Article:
Last week I shared my techniques for recording an upright acoustic piano. This week I am following it up and share the plug-in chain I use for mixing real pianos.
Mixing a real piano is much more challenging than mixing a virtual instrument of a piano as VI's are generally developed to sound big and balanced straight out of the box. Real pianos need some gentle mixing so that they can sit well and also still sound natural in a context of a mix.
Insert A - Nugen Audio Monofilter
This is a very powerful tool for centring low-end bass in a stereo track whilst leaving the mids and highs in stereo. It defines the low-end energy that a piano breathes when played. This low end energy is prone to muddying up a mix so Monofilter makes it very easy to centre the rumble and attenuate it similar to a high pass filter. Check out Mike's review of the Mono Filter as part of his Nugen Audio StereoPack review and my tutorial How To Focus Stereo Keyboard Sub Bass Using the NUGEN Audio Monofilter Plug-in.
Insert B - Maag EQ4
This is such a beautiful EQ as it helps me shape a piano's tone to the context of whatever mix I work on The Air band helps to lift the pianos sparkle without having to increase the level of the whole piano in the mix. Check out Russ's Maag EQ4 Show & Tell Review.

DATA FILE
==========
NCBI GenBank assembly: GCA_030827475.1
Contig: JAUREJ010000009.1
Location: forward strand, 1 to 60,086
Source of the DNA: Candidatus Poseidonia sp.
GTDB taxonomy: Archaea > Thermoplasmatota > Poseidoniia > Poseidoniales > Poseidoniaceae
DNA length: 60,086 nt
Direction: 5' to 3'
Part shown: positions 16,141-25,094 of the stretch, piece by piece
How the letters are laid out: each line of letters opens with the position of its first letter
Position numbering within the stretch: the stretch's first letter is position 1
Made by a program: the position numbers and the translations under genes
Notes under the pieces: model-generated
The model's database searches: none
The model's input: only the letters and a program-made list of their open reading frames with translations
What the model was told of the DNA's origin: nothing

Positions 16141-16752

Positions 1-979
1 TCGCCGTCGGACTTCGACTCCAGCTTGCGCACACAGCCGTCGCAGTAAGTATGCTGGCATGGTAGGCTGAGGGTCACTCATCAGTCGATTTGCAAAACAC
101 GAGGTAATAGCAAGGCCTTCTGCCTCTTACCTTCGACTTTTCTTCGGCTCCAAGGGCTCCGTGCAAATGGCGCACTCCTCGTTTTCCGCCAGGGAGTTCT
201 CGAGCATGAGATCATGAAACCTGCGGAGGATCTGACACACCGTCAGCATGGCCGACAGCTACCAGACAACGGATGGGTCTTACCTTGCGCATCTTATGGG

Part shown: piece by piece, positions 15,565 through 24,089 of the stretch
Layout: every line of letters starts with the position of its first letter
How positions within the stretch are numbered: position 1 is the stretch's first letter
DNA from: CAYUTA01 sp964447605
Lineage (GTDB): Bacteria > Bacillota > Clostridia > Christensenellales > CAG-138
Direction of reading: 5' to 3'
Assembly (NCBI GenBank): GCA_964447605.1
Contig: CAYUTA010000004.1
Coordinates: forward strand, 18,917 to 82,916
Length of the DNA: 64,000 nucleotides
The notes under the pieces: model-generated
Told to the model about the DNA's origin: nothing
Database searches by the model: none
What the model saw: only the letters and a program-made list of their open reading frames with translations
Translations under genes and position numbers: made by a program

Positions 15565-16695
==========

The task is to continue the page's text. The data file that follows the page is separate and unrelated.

Insert C - SPL Transient Designer
Yes transient designers are useful on many instruments, not just drums. The transient designer helps to control the attack of notes either pushing the performance into the speakers or back. This is a great tool for adding some extra bite. The SPL works well when a mix is piano heavy as I've found automating the "Attack" to be more punchy for filler/solo parts then rolled back to be softer for verses thus leaving room for vocals.
Insert D - Slate VMR FG-401
This I've found to be the best sounding compressor for my piano recordings. To my ears, it seems to sound as though it's not there at all. Usual settings of slow attack and quick release times coupled with the mix knob help me get a transparent sound. Pianos don't usually lend themselves to heavy-handed compression.
Insert E - Exponential Audio Phoenixverb
You maybe thinking that I add a nice reverb tail to my piano recordings, but you would be wrong. I'm not a big fan of large spaced reverbs on a piano as doing so weighs my mixes down. I use Phoenixverb as an insert with a room preset (usually one labelled Studio). I set the "mix" to around 50% and adjust the "low pass filter", for shaping my tone further, and "stereo width" for stereo field placement. When I'm happy with the balance against other instruments I roll back the "mix" control until the space I was after can be faintly heard behind the piano notes. Check out Mike's review on the Exponential Phoenixverb and R2 Reverb plug-ins.
What are your plug-in chains for piano mixing? Do please share them...